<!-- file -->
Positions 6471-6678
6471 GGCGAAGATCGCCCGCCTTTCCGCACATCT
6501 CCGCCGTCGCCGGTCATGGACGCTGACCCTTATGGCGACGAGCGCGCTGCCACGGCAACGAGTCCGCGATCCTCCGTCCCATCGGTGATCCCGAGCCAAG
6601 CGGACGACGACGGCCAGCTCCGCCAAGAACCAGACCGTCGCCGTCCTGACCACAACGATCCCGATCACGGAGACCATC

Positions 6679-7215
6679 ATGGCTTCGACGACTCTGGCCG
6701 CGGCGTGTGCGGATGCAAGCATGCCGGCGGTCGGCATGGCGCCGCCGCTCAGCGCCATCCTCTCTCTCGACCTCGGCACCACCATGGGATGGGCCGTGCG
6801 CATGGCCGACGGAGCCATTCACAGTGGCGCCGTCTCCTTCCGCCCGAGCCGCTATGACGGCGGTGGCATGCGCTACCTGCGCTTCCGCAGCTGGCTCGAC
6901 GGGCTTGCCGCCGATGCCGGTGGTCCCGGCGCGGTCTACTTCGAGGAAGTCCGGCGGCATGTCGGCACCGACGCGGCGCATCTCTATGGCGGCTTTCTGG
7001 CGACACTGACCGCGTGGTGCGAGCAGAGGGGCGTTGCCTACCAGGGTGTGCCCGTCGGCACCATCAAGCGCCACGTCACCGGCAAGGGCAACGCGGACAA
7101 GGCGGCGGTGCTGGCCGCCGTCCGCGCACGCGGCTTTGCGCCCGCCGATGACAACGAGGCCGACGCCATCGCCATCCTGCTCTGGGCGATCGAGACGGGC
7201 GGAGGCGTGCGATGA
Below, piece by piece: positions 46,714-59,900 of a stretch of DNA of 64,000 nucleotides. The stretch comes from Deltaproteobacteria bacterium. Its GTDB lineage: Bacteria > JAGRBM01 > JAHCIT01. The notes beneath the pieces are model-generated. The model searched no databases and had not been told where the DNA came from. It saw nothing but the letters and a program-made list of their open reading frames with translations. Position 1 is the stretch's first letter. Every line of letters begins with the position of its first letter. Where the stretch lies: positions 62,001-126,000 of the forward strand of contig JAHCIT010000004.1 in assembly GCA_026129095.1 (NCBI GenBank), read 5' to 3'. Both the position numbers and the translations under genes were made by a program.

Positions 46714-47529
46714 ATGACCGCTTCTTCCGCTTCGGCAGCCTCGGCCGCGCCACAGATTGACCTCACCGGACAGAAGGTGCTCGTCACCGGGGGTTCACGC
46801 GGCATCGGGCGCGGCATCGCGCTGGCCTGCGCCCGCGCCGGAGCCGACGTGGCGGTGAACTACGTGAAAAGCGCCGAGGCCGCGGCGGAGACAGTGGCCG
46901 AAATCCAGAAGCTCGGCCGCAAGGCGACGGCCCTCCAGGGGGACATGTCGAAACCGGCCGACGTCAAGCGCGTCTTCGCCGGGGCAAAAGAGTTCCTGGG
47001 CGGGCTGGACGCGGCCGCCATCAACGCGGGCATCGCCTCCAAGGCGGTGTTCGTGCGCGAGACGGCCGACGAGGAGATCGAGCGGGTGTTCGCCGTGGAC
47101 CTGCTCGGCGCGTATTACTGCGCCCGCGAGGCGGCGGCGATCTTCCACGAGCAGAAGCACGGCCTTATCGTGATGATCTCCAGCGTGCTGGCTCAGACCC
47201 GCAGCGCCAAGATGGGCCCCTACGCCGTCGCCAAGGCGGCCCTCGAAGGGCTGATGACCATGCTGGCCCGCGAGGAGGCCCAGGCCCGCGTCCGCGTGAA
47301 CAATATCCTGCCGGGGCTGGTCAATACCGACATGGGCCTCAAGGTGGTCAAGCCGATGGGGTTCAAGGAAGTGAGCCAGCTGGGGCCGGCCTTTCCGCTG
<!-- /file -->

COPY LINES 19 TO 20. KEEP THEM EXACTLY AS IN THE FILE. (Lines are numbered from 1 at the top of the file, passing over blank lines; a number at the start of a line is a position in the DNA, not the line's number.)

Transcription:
47101 CTGCTCGGCGCGTATTACTGCGCCCGCGAGGCGGCGGCGATCTTCCACGAGCAGAAGCACGGCCTTATCGTGATGATCTCCAGCGTGCTGGCTCAGACCC
47201 GCAGCGCCAAGATGGGCCCCTACGCCGTCGCCAAGGCGGCCCTCGAAGGGCTGATGACCATGCTGGCCCGCGAGGAGGCCCAGGCCCGCGTCCGCGTGAA